City of London Area Guide

UK Area Guides

City of London, Central London


Living in City of London

The City of London, also known as the Square Mile, is the UK's financial centre, and is vitally important to the UK, the EU, and the global economy. Here, you'll find high-powered financiers in thousand-pound suits pouring out from the many Tube and rail stations to work in the City's skyscrapers. Cultural destinations, too - including the Tower of London and St Paul's Cathedral - call the City home, and are visited throughout the year. Located in Zone 1, this is a very central part of London, but not very residential - many of the people who work here each day board trains for the outskirts of London and beyond in the evenings, leaving it a bit quiet once the after-work crowd has dissipated and throughout the weekend. 




Though there's a bustling energy to many of the pubs in the area right after standard office hours end, many of the people who work in the area live elsewhere, and it can feel almost deserted at the weekend. Hundreds of thousands commute daily to work in the City, but only 7,000 - half the population in 1921 - live here. Because of its small size, it's one of the more densely populated boroughs. 


The City of London fares poorly in crime rate, in part because there is such a relatively high proportion of crimes to residents. Worth bearing in mind, however, is that over 300k people commute into the City daily, as well as an influx of tourists and visitors. The largest percentage of crime type in the City is various types of theft.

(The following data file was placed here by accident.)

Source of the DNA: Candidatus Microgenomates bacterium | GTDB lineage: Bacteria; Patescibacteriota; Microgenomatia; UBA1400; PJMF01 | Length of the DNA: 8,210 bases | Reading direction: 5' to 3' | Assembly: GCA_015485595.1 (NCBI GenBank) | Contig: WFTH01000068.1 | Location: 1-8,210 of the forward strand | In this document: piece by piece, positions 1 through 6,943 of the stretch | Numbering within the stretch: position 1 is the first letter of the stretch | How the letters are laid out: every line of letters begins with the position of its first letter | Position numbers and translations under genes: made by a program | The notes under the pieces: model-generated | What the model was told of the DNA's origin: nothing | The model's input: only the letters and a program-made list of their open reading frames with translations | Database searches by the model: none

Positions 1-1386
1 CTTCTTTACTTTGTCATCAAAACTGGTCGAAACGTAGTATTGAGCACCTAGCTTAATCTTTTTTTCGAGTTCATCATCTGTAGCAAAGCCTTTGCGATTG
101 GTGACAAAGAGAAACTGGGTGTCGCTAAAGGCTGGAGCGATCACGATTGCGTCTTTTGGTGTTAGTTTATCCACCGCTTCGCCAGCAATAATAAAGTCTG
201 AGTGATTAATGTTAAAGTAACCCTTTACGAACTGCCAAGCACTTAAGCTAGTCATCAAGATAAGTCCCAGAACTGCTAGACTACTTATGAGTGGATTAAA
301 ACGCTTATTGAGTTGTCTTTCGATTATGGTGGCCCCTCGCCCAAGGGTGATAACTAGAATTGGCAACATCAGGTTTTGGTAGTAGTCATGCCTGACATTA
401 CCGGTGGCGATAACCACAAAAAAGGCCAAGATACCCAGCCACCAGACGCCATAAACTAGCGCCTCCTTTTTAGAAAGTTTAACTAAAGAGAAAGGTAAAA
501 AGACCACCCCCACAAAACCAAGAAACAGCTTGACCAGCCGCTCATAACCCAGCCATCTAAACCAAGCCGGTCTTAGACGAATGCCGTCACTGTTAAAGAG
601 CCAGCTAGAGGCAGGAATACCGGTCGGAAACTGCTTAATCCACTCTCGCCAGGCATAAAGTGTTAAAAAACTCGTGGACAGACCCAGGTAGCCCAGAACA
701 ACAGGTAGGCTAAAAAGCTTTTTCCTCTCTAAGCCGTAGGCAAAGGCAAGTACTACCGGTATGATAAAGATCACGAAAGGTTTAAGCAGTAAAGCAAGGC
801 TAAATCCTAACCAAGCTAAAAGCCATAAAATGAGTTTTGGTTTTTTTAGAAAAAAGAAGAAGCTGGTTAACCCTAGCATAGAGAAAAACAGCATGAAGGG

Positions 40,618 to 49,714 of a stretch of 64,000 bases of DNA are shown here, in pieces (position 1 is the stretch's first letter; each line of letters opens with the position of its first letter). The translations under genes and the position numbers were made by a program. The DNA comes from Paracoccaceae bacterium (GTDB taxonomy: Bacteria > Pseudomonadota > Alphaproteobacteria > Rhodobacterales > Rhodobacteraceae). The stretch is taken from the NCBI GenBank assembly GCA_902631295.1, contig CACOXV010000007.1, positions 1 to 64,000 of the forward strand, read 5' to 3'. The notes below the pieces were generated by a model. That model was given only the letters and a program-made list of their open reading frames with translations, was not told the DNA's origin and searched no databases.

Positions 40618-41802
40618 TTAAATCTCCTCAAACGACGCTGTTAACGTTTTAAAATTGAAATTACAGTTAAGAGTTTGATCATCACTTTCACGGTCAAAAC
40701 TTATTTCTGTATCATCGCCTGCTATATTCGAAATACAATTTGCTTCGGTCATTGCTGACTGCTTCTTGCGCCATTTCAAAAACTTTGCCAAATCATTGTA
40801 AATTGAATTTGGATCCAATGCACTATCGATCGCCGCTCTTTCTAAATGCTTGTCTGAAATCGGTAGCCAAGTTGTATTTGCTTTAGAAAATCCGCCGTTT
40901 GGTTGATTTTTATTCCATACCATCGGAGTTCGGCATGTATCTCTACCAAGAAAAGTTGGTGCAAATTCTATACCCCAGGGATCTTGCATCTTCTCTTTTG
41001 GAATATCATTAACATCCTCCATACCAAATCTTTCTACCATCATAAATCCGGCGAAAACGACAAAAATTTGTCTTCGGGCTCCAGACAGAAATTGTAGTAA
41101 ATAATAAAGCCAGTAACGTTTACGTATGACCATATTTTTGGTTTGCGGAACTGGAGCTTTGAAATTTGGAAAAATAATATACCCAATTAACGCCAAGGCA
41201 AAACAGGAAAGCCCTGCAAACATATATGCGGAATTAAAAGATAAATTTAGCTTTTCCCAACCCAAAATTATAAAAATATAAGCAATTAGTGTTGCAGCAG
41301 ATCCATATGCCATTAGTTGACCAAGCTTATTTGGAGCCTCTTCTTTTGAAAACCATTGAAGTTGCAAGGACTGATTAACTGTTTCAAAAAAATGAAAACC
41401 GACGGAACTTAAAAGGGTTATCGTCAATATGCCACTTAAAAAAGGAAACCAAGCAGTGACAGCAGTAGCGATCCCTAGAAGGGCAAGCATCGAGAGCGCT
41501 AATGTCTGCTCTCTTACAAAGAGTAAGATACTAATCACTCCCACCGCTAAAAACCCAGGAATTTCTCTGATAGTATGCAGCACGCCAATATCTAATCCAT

Parking here can be very difficult, and bays have relatively short maximum stays and high costs. The 2011 census stated that there were 0.4 cars per household in this area - half of the Greater London rate. 


The City of London can get quiet once the after-work pub crowd has commuted home, and at the weekend. However, there are several trendy bars and clubs in the City, and some of the trendiest East End nightlife destinations, like Shoreditch, are nearby and easily traveled to on public transport. 

Family Friendly

Most of the population of this area is working aged, with the average age being about 42. Households are small, with many single/1 person homes. Property, especially new builds, is likely to be of the luxury high-rise type. There is only one directly maintained primary school in the City, and residents send their children to neighbouring edcuation authorities. This is not the place to go if you'd like a family home with a garden and a parking space. 

Pet Friendly

A very built-up commercial area, the City lacks in green space, and the housing here does tend to be of the luxury high-rise type - not necessarily ideal conditions for your pooch. 


The City of London is an extremely well-connected Zone 1 neighbourhood. Liverpool Street station offers access to the Central, Circle, Hammersmith & City, and Metropolitan Lines, as well as Overground trains and National Rail services. Chancery Lane and St Paul's are on the Central Line, and Aldgate, Farringdon, and Barbican are on the Circle, Hammersmith & City, and Metropolitan Lines. Aldgate East is on the District and Hammersmith & City Lines, Tower Gateway is on the DLR, and Tower Hill, Blackfriars and Momument stations are on the Circle and District Lines. Blackfriars, City Thameslink, Moorgate, Cannon Street, Fenchurch Street, and Farringdon all offer National Rail services. There are numerous bus links to and from the City, as well as many Santander Cycles docks, and many attractions and commercial destinations, such as Exmouth Market and St Paul's Cathedral, are within walking distance.